Is a partial pay installment agreement better than an offer in compromise?

It really depends on your unique financial circumstances. Some taxpayers qualify for an offer in compromise, while others don’t. Some taxpayers may quickly qualify for a partial pay plan and eliminate more tax debt than with an offer in compromise. Here are some comparisons you will find helpful.

A partial pay agreement is accepted by the IRS in a relatively short period of time. It can take just a matter of months, not years, to get a partial pay deal done. Compare that to an offer in compromise that can take 18 months to get finalized. And once the offer is accepted, conditions must be met for five years after acceptance.

Furthermore, the process to submit a partial pay agreement is less complicated. Your tax attorney creates financial statements and submits them to the IRS. Compare this to an offer in compromise which is a very formal, somewhat complex process.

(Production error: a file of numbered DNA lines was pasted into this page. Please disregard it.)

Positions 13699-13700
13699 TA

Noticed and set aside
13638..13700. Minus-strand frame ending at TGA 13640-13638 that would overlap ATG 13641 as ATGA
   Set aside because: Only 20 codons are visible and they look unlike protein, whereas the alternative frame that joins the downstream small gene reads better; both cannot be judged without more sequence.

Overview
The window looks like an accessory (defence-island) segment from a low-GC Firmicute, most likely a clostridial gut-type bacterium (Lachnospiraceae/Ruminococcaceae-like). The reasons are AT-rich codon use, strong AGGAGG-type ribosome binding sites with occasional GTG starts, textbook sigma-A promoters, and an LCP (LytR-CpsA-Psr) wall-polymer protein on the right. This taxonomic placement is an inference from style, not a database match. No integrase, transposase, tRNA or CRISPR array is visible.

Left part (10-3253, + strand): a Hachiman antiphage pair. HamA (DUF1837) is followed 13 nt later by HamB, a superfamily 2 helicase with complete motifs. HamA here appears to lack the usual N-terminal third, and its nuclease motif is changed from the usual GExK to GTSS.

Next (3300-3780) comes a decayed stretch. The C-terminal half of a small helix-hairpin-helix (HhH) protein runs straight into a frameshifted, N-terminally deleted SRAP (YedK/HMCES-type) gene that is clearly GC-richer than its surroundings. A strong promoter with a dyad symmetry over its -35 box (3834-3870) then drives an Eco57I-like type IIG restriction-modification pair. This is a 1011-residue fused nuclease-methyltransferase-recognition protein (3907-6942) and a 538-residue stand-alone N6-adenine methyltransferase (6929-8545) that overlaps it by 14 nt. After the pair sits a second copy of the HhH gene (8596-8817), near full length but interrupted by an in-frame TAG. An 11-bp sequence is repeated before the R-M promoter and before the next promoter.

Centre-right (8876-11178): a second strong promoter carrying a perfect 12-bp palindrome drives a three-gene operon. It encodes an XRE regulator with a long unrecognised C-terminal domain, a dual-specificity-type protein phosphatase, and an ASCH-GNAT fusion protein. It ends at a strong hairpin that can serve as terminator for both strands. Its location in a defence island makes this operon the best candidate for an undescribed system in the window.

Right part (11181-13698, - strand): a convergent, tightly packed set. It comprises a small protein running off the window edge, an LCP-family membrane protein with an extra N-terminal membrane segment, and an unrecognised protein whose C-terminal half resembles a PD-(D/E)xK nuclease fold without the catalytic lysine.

Once the partial pay agreement is approved, the IRS will review the agreement every two years. You or your tax professional will submit updated financial statements to the IRS. The payments remain the same, increase, or decrease. The partial pay agreement can also be terminated by the IRS or taxpayer.

Example: Let’s say you $75,000 and we determine that the IRS has four years left to collect your tax debt. We negotiate with the IRS and get them to agree to take payments of $180 a month.  By making payments of $180 a month for four years (48 months) you will pay $8,640. At the end of four years the collection statute of limitations runs out on the IRS. You are now tax debt free. You were effectively able to settle $75,000 for $8,640. Once the statute of limitations expires, the IRS will cease collection, you will stop paying the IRS, and the IRS will write off the tax you owe.

Many of our clients have benefited from the Faith Firm free book The Truth about Tax Settlement and Alternative Tax Solutions.

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